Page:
June 01, 2022

Arlington’s Texas Live! has ‘$1 billion of development under cranes’

With the next addition to Arlington’s entertainment district, visitors will have a new place to work along with play.

Maryland-based developer Cordish Cos. and the Texas Rangers are bringing a new co-working and business incubator center to the baseball team’s former home at Choctaw Stadium.

The Spark Coworking operation is the next phase of the sprawling Texas Live development that surrounds the Rangers’ Globe Life Field and Choctaw Stadium.

“It’s hard to believe we started in 2015 with a vote of confidence from the city and look at where we are today,” said Cordish chief operating officer Zed Smith. “We have a $1 billion of development under cranes, and we have more to go.

“I think we have another 10 years to go here.”

Cordish and the Rangers are building the mixed-use project just south of Interstate 30 near the big sporting stadiums.

The Texas Live project — the first phase of which opened in 2018 — will have 200,000 square feet of restaurants, retail and entertainment venues, meeting and convention space, and an outdoor event pavilion.

The developers built the Live by Loews hotel in 2019, and the towering Loews Arlington Hotel & Convention Center broke ground in October.

Earlier this year, construction started nearby on the National Medal of Honor Museum.

Cordish’s next Arlington development is an almost 300-unit, five-story apartment and retail building called One Rangers Way on Nolan Ryan Expressway south of I-30.

“It will be high-end luxury apartment homes,” Smith said. “We are seeing that all over the country — why not here in Arlington?

“I think that’s just the tip of the iceberg,” he said. “I think there is the potential for more residential development here.”

Wednesday’s event at Choctaw Stadium was to detail Cordish Cos.’ plans for the Spark Coworking center. Located in the former Texas Rangers office space at the stadium, the shared office center will join other Spark Coworking operations Cordish has created at home in Baltimore, St Louis and Kansas City.

“Spark will be a major anchor,” Smith said. “That was a commitment the Rangers made years ago when they wanted to build the new stadium — they would commit to utilizing this space.”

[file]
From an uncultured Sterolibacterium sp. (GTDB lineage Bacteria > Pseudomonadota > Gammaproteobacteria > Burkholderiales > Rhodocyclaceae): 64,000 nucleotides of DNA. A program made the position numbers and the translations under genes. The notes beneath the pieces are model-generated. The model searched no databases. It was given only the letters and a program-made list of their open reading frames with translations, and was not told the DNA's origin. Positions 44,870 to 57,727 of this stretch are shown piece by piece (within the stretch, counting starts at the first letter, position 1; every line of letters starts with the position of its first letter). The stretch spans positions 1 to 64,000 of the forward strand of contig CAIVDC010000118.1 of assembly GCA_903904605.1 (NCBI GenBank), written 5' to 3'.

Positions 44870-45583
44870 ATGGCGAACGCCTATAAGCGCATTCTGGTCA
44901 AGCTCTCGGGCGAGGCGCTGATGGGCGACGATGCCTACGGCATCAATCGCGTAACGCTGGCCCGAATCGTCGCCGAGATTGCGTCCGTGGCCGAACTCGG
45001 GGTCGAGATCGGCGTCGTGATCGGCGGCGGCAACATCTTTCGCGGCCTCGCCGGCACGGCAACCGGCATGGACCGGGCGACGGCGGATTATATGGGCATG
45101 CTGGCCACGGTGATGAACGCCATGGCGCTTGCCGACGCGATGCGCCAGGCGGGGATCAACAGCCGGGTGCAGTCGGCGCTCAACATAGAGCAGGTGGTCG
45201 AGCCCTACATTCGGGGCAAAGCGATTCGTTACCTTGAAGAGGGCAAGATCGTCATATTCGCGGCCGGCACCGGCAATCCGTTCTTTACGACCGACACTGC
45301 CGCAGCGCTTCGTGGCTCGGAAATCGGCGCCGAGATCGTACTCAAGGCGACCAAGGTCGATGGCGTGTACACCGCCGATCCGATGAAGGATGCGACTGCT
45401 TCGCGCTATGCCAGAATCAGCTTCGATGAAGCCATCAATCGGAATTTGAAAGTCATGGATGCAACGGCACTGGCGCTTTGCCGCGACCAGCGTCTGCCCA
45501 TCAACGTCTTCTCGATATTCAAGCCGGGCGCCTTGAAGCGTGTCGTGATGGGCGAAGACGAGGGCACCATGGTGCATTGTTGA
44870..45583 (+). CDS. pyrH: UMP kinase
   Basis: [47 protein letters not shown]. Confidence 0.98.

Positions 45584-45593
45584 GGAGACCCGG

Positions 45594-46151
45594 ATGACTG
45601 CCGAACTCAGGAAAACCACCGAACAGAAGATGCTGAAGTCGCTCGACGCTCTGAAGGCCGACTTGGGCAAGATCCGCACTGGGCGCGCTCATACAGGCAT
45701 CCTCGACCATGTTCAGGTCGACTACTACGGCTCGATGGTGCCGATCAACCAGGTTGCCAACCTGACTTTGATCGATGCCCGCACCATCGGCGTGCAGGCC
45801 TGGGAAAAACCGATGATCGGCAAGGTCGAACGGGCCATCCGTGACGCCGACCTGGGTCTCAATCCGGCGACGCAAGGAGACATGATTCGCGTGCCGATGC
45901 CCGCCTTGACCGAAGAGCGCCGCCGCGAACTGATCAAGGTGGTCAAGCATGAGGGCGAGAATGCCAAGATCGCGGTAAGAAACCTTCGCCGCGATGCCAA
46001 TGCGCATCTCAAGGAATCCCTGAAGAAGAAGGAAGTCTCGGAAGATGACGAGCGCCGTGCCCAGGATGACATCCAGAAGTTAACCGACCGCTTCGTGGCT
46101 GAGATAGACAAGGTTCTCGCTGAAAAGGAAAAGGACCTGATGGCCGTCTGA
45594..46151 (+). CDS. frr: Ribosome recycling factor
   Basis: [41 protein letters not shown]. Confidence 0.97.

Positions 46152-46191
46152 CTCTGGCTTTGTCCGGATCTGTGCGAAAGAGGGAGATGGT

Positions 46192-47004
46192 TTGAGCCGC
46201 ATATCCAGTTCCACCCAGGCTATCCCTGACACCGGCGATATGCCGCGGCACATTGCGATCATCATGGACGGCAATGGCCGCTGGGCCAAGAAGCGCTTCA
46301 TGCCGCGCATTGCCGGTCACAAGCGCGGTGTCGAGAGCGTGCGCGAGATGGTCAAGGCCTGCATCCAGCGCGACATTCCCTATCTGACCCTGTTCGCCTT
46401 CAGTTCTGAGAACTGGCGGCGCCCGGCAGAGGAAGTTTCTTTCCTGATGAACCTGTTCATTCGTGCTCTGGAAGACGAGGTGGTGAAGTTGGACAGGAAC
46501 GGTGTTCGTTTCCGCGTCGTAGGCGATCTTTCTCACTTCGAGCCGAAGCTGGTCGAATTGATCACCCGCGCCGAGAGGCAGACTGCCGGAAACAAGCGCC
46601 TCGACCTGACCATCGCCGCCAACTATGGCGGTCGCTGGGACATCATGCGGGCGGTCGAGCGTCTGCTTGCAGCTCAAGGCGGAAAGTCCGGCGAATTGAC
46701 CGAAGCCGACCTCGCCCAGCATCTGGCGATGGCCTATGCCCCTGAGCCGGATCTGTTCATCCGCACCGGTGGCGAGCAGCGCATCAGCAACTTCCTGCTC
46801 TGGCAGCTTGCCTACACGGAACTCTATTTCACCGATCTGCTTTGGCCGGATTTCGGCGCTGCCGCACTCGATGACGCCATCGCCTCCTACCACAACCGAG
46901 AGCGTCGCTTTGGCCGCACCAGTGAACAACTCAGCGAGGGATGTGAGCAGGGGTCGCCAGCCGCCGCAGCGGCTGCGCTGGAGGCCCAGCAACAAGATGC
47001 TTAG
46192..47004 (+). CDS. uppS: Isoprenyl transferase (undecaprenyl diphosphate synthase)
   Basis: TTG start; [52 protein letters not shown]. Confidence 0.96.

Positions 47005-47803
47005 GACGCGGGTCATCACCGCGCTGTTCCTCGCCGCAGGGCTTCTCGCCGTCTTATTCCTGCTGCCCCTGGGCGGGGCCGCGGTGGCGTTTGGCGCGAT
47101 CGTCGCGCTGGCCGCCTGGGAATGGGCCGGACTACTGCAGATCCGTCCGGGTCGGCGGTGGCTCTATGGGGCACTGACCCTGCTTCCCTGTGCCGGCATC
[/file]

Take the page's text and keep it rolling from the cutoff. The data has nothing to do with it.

The previous home of the Texas Rangers baseball team was repurposed after Arlington and the Rangers opened the new stadium in 2020. The old ballpark was converted into a multiuse sports and entertainment venue operated by Choctaw Casinos & Resorts.

Along with Spark, Six Flags Entertainment Corp. and Arlington’s visitors bureau are housed in the Choctaw Stadium offices.

Smith said Spark Coworking now serves 250 corporations with collaborative office space.

“We started Spark in 2017, and it was just an idea,” he said. “We saw the opportunity to create something special. This will be massive for the city.

“There will be entrepreneurs with big ideas coming out of Spark in Arlington.”

Cordish wants to create a new hub for local entrepreneurs, start-up companies and innovators when it opens this winter.

The two-level coworking facility will include workstations, 61 private offices, 17 suites and workspace balconies with views of Globe Life Field and Choctaw Stadium infield. Other features include a community kitchen, a member café, lounge spaces, meeting rooms and a podcast studio.

Texas Rangers managing partner and majority owner Ray Davis said Spark Coworking will bring Arlington a new generation of businesses.

“There are going be people who come in here and share office space and they will grow to be the next entrepreneurs and the next public companies,” Davis said. “Knowing some of the things we are working on, today is not going to be our last announcement.

“This is another example of reconfiguring this stadium and the commitment we made to keep this here long term,” he said. “It was very important to the taxpayers of Arlington and me personally.”

Cordish and the Rangers’ development plan in Arlington is aimed at bringing visitors to do more than just watch baseball.

“The whole idea is to expand the fan experience,” Smith said. “When you come to Texas Live, you get sports and entertainment — that’s what this is all supposed to be about.

“They come early and stay late because there is so much more to do here,” he said. “With the hotels we are adding, people come and stay for a weekend, see a game, have dinner and be entertained.”

Smith said Cordish has worked on similar projects in St. Louis and Philadelphia.

“It’s something we’ve found as a sweet spot and working well not only for us but for the teams,” he said. “It’s been a long journey to come through a pandemic.

“But we didn’t take our foot off the gas.”

View article online here. 

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